Thursday, October 30, 2014     Volume: 15, Issue: 34
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Santa Maria Sun / News

The following article was posted on August 26th, 2014, in the Santa Maria Sun - Volume 15, Issue 25 [ Submit a Story ]
The following articles were printed from Santa Maria Sun [santamariasun.com] - Volume 15, Issue 25

Political Watch 8/28/14

• The Lompoc Valley Democratic Club is holding its annual Labor Day picnic on Aug. 31 from noon to 4 p.m. at the Hibbits Ranch. Confirmed speakers include Heidi Harmon, candidate for State Assembly. Candidates and elected officials who support issues such as workers rights and pay equity have also been invited. For reservations or more information, call 291-3007. Hibbits Ranch is located at 1251 E. Highway 246 in Lompoc.

• A bill by state Sen. Hannah-Beth Jackson (D-Santa Barbara) to prohibit forced or coerced sterilizations in prisons passed off the Senate floor on Aug. 19 and headed to Gov. Jerry Brown for consideration. SB 1135 was penned in response to media reports from the nonprofit Center for Investigative Reporting about unlawful and coercive sterilization of female inmates occurring as late as 2010 in the Central California Women’s Facility and Valley State Prison for Women. The bill would add a section to the penal code prohibiting sterilizations in correctional facilities for the purposes of birth control unless a patient’s life is in danger or the procedure is necessary to treat a medical condition. In addition, a second—independent—physician will have to consult with the patient about the procedure before it happens. “It’s clear that we need to do more to make sure that forced or coerced sterilizations never again occur in jails and prisons,” Jackson said in a press release.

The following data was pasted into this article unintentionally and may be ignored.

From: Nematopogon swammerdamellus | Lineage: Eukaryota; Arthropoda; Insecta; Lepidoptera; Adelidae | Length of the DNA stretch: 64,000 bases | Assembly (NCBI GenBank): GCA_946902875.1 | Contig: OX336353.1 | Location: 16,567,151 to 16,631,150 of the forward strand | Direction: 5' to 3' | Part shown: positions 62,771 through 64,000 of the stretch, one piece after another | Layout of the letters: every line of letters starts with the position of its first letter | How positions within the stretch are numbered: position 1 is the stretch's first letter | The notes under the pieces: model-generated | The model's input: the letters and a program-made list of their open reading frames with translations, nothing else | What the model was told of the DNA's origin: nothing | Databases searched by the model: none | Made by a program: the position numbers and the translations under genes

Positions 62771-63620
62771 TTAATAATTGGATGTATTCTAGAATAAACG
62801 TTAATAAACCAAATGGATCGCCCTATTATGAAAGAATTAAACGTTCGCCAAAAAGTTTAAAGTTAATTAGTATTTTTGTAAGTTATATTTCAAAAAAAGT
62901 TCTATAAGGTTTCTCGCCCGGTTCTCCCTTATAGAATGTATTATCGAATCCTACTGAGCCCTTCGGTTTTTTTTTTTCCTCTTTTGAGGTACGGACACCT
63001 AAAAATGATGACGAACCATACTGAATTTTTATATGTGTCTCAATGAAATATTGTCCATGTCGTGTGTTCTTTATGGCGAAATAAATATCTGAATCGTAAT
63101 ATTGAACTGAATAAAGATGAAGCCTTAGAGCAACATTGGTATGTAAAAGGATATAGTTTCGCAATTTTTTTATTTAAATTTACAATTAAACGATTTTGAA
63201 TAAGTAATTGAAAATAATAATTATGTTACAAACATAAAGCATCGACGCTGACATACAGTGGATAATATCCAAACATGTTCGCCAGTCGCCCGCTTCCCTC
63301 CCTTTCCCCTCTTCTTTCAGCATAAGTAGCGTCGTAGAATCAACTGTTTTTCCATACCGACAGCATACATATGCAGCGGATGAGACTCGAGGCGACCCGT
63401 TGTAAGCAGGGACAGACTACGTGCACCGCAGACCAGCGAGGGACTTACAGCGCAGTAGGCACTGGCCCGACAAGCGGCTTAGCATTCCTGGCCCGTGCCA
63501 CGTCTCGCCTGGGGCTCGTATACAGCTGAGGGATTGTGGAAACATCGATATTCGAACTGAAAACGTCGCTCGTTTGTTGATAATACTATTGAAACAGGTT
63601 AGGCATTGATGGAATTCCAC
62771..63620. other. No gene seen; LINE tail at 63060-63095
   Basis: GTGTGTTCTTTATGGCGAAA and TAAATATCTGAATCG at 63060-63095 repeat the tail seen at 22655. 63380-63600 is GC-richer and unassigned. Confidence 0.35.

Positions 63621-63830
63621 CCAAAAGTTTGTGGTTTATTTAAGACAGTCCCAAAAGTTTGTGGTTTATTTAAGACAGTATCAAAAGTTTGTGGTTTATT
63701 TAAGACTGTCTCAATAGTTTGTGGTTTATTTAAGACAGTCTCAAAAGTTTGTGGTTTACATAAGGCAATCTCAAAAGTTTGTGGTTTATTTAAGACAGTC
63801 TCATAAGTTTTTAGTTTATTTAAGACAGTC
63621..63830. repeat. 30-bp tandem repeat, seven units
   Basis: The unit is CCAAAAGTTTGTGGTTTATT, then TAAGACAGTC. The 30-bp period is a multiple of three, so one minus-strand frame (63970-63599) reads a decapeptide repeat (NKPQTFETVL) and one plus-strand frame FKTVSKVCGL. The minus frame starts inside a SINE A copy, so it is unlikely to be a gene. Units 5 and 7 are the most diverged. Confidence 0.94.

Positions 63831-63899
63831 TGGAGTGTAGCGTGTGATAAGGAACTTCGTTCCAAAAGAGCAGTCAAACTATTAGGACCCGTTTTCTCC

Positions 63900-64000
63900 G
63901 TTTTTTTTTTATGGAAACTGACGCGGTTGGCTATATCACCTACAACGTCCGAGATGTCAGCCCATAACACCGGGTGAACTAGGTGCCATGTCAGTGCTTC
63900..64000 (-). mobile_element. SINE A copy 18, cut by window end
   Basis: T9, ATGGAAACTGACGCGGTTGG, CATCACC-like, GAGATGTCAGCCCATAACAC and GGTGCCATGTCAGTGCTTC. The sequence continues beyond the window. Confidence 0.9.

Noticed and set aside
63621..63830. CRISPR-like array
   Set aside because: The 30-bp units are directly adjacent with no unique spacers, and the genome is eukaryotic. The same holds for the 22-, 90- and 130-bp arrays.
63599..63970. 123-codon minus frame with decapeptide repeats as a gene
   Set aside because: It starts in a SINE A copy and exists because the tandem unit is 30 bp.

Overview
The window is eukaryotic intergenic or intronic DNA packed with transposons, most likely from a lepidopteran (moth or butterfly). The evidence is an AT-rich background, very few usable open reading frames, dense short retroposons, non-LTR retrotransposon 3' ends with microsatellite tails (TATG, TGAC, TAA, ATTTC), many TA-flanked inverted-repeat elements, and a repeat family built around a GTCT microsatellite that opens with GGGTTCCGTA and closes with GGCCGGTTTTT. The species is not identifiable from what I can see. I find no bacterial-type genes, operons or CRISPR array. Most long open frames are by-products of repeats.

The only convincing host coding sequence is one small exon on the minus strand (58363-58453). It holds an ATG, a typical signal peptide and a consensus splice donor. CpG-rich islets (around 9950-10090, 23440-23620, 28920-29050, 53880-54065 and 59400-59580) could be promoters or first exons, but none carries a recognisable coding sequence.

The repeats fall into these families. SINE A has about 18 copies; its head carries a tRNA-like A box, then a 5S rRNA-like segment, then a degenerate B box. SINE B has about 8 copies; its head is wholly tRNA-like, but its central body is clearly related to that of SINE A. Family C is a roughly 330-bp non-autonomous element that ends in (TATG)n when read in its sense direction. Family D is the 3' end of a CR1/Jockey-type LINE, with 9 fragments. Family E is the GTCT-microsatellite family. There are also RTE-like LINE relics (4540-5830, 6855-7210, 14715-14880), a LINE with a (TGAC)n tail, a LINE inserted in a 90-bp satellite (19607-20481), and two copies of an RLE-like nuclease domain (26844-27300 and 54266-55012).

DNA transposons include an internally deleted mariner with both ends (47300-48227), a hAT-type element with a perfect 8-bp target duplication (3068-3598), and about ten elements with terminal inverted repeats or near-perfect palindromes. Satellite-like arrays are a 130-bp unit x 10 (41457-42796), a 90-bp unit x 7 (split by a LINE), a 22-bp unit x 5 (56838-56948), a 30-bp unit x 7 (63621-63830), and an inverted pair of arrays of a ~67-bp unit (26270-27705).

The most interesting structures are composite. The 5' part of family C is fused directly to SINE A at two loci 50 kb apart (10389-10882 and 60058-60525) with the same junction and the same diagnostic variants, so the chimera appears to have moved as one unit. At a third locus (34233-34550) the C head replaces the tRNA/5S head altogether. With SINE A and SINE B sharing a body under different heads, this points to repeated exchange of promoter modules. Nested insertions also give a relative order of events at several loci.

• State Sen. Fran Pavley’s (D-Agoura Hills) bill to regulate groundwater across the state passed out of the Senate 24-12 on Aug. 19 and is headed to the Assembly. SB 1168 would require local governments to manage groundwater supplies—specifically, withdrawals—and authorizes the state to make it happen if local agencies don’t. The Associated Press reported that bill backers say the drought has made this month’s legislative session one of the strongest chances ever for the state to overcome the objections of farmers and others and adopt its first statewide groundwater management plan. The bill has until Aug. 31 to make it to the governor’s desk.